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Published: 2012/02/08
by Ron Hart

Paul McCartney
Kisses On The Bottom

MPL/Hear Music-Concord Music Group

For his 14th proper studio album under his own name, Paul McCartney dives into the Great American Songbook, pulling from a selection of favorite songs that he used to hear his father Jim, a former jazz bandleader in the 1920s, play on the piano in the parlor of his childhood home.

This is not the first time a Beatle has tackled the standards, as Ringo Starr mined similar territory for his 1970 solo debut, Sentimental Journey. But Macca, whose roots in old-timey music played such a prominent role in the Fabs’ late period oeuvre such as “When I’m Sixty-Four”, “Penny Lane” and “Honey Pie”, takes the concept a step further by really digging deep into the depths of his jazzbo heritage and channeling his inner Hoagy Carmichael. Entitled Kisses On The Bottom, nicked from the lyrics of the 1935 Fats Waller hit “I’m Gonna Sit Right Down And Write Myself A Letter” that opens up the album, McCartney employs veteran producer Tommy LiPuma, whose has worked with everyone from Randy Newman to Barbra Streisand to Miles Davis to Anita Baker to Antonio Carlos Jobim over the course of his five-decade career, to oversee this 14 song set, part of which was recorded at the legendary studio inside Sir Paul’s old label Capitol Records.

And as opposed to the likes of McCartneys I and II and 2005’s Chaos and Creation in the Backyard, where he played virtually every instrument, the bass man’s only obligation on Kisses was to croon these dozen covers and two originals. Here, he leaves the instrumental work to modern jazz siren Diana Krall, whose husband Elvis Costello achieved success in collaboration with Macca in the late 80s, and her band, who deliver an air of authenticity his touring band never could properly achieve, especially when they dig into such sentimental sizzlers as The Ink Spots’ “We Three (My Echo, My Shadow and Me)” and Irving Berlin’s “Always”. Also guesting on this record is longtime Beatles associate Eric Clapton, who delivers a wonderful acoustic solo on the McCartney-penned first single “My Valentine”, and Stevie Wonder, whose sprightly, soulful harmonica solo punctuates the lush arrangements of the album’s other original, closing track “Only Our Hearts”.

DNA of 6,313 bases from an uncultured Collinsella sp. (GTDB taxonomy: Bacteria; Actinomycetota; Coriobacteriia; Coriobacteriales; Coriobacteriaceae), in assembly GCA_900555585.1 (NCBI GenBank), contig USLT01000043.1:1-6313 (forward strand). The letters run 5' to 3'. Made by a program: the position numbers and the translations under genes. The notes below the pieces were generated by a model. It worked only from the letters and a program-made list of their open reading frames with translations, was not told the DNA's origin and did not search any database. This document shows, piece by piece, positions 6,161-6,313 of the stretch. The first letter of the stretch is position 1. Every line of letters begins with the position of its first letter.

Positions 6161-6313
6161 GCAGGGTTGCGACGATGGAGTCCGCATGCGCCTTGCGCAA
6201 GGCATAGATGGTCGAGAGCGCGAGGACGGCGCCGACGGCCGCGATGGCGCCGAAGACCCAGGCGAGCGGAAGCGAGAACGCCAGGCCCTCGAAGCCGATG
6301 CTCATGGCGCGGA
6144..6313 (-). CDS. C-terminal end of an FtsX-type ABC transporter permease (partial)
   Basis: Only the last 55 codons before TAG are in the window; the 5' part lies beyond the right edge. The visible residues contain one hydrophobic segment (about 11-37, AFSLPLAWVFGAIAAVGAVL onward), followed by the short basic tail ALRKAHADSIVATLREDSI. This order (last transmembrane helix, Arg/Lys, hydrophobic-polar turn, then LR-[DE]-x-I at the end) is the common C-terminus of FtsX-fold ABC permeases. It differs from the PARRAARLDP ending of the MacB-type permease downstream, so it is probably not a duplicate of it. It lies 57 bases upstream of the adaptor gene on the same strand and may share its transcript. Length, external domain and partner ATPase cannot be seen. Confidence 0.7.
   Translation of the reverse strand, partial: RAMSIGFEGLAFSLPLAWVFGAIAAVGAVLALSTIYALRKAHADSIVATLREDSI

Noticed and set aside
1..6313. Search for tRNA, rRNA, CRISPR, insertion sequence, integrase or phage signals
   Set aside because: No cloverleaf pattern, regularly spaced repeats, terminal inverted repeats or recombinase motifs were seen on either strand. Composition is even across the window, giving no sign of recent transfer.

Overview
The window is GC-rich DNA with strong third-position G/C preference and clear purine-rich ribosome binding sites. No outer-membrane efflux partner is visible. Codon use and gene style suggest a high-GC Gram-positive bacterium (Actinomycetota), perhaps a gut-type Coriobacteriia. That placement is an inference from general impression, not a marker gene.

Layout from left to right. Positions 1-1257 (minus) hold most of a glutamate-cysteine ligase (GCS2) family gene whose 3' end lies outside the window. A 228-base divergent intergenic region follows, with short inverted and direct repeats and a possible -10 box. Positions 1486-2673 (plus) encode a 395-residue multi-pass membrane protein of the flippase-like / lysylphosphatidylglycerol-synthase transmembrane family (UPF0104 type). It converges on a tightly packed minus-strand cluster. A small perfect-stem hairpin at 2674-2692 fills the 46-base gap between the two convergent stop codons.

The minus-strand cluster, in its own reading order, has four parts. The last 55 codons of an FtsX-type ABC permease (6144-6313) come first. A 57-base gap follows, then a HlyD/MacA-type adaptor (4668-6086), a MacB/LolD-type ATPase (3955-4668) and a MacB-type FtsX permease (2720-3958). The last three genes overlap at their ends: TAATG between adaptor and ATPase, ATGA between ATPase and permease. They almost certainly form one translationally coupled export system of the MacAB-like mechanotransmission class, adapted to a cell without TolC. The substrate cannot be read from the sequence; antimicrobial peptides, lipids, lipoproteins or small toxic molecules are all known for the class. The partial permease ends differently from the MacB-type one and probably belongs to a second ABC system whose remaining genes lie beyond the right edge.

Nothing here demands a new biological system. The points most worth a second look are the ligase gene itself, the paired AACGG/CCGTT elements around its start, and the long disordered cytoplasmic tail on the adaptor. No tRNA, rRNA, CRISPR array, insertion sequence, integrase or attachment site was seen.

Be forewarned, Kisses On The Bottom is very much an adult contemporary LP, so those of you who might balk at the kind of gauzy romanticism on display here may be wise to sit this one out. However, any of you Fab fans with a flair for the imaginary ballroom of your grandparents’ era will most certainly find enjoyment in McCartney’s wonderful journey through the past.

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